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French Taxation

French Income Tax Reductions for 2016/17

Tuesday 04 October 2016

With a presidential election due next year, the French government have raided the larder to announce some income tax reductions for 2017.

Income Tax

The main announcement is a reduction of 20% in income tax to benefit around 5 million households who will secure an average saving in their tax bill of €200.

The reduction will arise in 2017, against 2016 income.

The government states that a couple without children with net monthly income of €3,400 will receive an annual reduction of income tax of €465 in 2017, to give tax payable of €1,859.

Those on a higher income but with children would also benefit.

Thus, a couple with on child earning €3,770 net per month would gain €423, to pay €1,691; those with two children on €4,100 would gain €360, to pay €1,439; a couple with three children earning €4,780 a month would gain €249, to pay €998.

A single person with a net income of €1,700 per month would gain €191 to pay €765, whilst with one child and an income of €2,400 the reduction would be €87, to pay €346.

This is the third successive year in which there has been a reduction in income tax, although it has been taken different forms on each occasion, in the past to the benefit of those with modest incomes.

As a result, less than 50% of households in France pay any income tax at all, and income tax now contributes less than 20% of government revenues, against around 51% received from VAT.

Not surprisingly, therefore, the announcement was greeted with a great deal cynicism by commentators, with one of the most critical, Henri Sterdyniak, an advisor to the OECD, calling the reduction 'demagogic', with the reduction making very little difference to economic performance, and concentrated on wealthier households.

The European Commission also warned that, having already twice been given a reprieve to get down the level of government debt below 3% of GDP, no further delay would be granted.

Domestic Services

In addition to the main reduction in income tax, the government have also announced more generous tax relief for domestic services in the home (services à la personne).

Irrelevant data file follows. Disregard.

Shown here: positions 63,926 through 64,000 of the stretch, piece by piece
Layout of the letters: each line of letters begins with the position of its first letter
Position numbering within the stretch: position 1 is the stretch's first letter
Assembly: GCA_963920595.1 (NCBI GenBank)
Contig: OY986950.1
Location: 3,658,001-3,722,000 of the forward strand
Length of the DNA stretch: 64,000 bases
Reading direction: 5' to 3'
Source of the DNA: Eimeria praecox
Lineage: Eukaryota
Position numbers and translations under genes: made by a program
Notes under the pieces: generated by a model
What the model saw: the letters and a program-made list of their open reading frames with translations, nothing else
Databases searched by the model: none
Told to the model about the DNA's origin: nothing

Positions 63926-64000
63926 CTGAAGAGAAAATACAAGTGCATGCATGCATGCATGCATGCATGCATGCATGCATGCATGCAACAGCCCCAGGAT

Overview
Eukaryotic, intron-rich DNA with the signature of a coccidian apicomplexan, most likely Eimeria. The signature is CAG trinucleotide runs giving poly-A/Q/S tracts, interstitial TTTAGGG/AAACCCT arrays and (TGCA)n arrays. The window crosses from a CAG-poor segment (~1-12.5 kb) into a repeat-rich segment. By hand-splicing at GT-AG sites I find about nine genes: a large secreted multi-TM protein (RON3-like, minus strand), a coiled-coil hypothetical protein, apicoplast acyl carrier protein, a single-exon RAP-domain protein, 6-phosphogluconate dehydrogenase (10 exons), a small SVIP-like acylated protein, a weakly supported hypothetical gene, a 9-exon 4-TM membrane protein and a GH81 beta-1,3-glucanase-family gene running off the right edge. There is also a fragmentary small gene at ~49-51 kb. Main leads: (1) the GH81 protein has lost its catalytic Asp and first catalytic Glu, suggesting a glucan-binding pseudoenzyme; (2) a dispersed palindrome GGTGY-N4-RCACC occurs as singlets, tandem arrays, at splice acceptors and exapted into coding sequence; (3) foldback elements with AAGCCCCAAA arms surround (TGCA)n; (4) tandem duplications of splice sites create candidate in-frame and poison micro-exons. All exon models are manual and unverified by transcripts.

These activities include cleaning, gardening, child care, IT assistance, shopping etc, with tax relief available not just to the elderly and infirm, but able-bodied households.

At the present time the tax relief takes two different forms, depending on the type of household:

  • For those who are salaried or in business, a tax credit is granted.
  • For those who are retired, it takes the form of a tax reduction.

The difference is not insignificant, for in the first case the tax credit is granted irrespective of the level of tax payable; in the former case it only arises if income tax is actually paid.

Elderly and infirm persons who might not actually pay any income tax could not therefore derive any benefit from the relief.

From 2017 this will all change, so that the assistance takes the form of a tax credit for everyone.

The level of relief will remain the same. This is set at 50% of expenditure up to €12,000, which can be up to €20,000 in particular cases.

Some activities are, however, capped at a maximum level of expenditure, notably building maintenance, which has a €500 limit.

There are also certain formalities that apply, either using a salaried person or an accredited organisation.

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